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Circumcision: It was good enough for Jesus

'Intactivists' are trying to get the practice outlawed in the U.S. and elsewhere. But how bad can it be?

August 12, 2012|By Charlotte Allen
  • A baby is seen in San Francisco during his bris, a Jewish circumcision ceremony. By the mid-1960s, 90% of male U.S. babies had their foreskins removed within days of birth.
A baby is seen in San Francisco during his bris, a Jewish circumcision ceremony.… (Noah Berger / Associated…)

The "intactivists" — anti-circumcision people who are trying to get the practice outlawed in the U.S. and elsewhere — claim that cutting off an infant's foreskin reduces his capacity for sexual pleasure as an adult. Whenever I hear that, I always say, "Huh?" That's because I'm a member of the circumcision generation.

During the middle part of the last century, hospital births, and hence the circumcision of baby boys, became nearly universal in the U.S. By the mid-1960s, 90% of male U.S. babies, Gentile and Jewish alike, had their foreskins removed within days of birth.

And in case you're not making the connection, this is also the generation that brought you the Summer of Love. It was circumcised men and the women (or men) who loved them who were the Sexual Revolution, and they weren't complaining about an inability to feel pleasure.

Intactivism, a movement of the last 20 years or so, got a boost recently when a German judge ruled that non-therapeutic circumcision of children amounted to "bodily harm" and must henceforth be outlawed. German hospitals stopped performing circumcisions, and several Swiss hospitals followed suit. German Chancellor Angela Merkel, embarrassed that the decision had been handed down in Germany, where only 120,000 Jews currently live in contrast to the millions who lived there before the Holocaust, vowed to restore protection for religious circumcision.

Meanwhile, the intactivists have been busy in the U.S. Last year they qualified a measure for the ballot in San Francisco that would have made it a crime punishable by a year in jail or a $1,000 fine to circumcise any male under age 18. Activists in Santa Monica tried to introduce a similar law.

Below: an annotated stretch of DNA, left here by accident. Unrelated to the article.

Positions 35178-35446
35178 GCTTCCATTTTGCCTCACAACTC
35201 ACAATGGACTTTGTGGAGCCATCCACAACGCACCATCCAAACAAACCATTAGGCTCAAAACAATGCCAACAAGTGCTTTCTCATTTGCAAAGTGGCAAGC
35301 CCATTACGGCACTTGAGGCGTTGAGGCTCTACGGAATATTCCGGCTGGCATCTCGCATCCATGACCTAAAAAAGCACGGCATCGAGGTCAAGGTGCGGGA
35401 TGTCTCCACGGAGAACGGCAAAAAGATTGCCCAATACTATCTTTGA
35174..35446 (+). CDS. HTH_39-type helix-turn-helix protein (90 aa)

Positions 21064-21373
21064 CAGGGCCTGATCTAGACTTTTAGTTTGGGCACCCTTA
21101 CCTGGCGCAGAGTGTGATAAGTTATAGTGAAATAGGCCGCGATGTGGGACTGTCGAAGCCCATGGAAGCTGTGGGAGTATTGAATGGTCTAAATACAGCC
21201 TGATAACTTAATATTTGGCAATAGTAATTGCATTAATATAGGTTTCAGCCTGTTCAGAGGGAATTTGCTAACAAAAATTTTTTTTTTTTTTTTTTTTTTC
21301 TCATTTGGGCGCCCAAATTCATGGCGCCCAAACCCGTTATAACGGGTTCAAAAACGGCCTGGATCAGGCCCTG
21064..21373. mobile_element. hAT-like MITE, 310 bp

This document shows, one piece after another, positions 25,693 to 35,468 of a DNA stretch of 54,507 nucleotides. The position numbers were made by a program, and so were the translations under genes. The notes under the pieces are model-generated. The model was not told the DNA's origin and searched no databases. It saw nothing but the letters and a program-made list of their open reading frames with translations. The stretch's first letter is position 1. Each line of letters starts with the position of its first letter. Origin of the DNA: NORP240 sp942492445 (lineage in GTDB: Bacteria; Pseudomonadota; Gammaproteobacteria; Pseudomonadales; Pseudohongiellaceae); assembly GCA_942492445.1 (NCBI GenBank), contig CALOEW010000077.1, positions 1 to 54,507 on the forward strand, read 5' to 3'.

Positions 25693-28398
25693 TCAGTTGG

Their case wasn't helped by the circulation of an anti-circumcision comic book featuring a blond and hyper-Aryan "Foreskin Man" rescuing a baby from a hook-nosed, side-curled caricature of a mohel that could have come straight out of Der Stürmer. And eventually, a judge ruled that only the state of California, not its localities, had the power to enact health laws. Undaunted, the intactivists continue to press their "Bill to End Male Genital Mutilation in the U.S." in state legislatures and theU.S. Congress.

Circumcision is integral to Jewish identity. In Genesis, God commands Abraham to circumcise himself and to have his male offspring circumcised when they are 8 days old. Circumcision of 8-day-old boys has thus been a Jewish tradition for as long as there have been Jews.

Muslims, who also trace themselves to Abraham, similarly circumcise their male children, although often at a later age. The Gospel of Luke reports that Jesus was circumcised "after eight days had passed." As a Christian, I've always thought: If circumcision was good enough for Jesus, how bad can it be?

The intactivists like to paint circumcision in lurid colors. The phrase they use to describe it — "male genital mutilation" — evokes the barbaric practice of female genital mutilation. But the two have almost nothing in common. Female genital mutilation is invasive and ghastly, and results in long-term health risks for women subjected to it, not to mention the diminution or elimination of the ability to feel sexual pleasure. Male circumcision involves snipping off about three-eighths of an inch of skin. It hurts, briefly, but so do the shots that babies routinely receive. And according to the World Health Organization, it "reduces the risk of heterosexually acquired HIV infection in men by approximately 60%."

The notion that circumcision reduces a man's sexual sensitivity has little basis in fact. Two medical studies, in 2003 and 2007 — one presented to the American Urological Society and the other published in the Journal of Sexual Medicine — found that circumcised and uncircumcised men experienced the same levels of response to touch and pain during sexual arousal. A press release issued by the 2007 study's chief researcher, at McGill University in Montreal, stated: "This study suggests that preconceptions of penile sensory differences between circumcised and uncircumcised men may be unfounded."

Many intactivists seem to be circumcised men dissatisfied with their sex lives and obsessed with their penises — and with their parents as objects of blame. In an interview with the Jewish online magazine Heeb, Matthew Hess, the creator of "Foreskin Man" and circumcised at birth, described his efforts at "restoring" his own foreskin by stretching out the remaining skin, a common intactivist activity, according to Hess.

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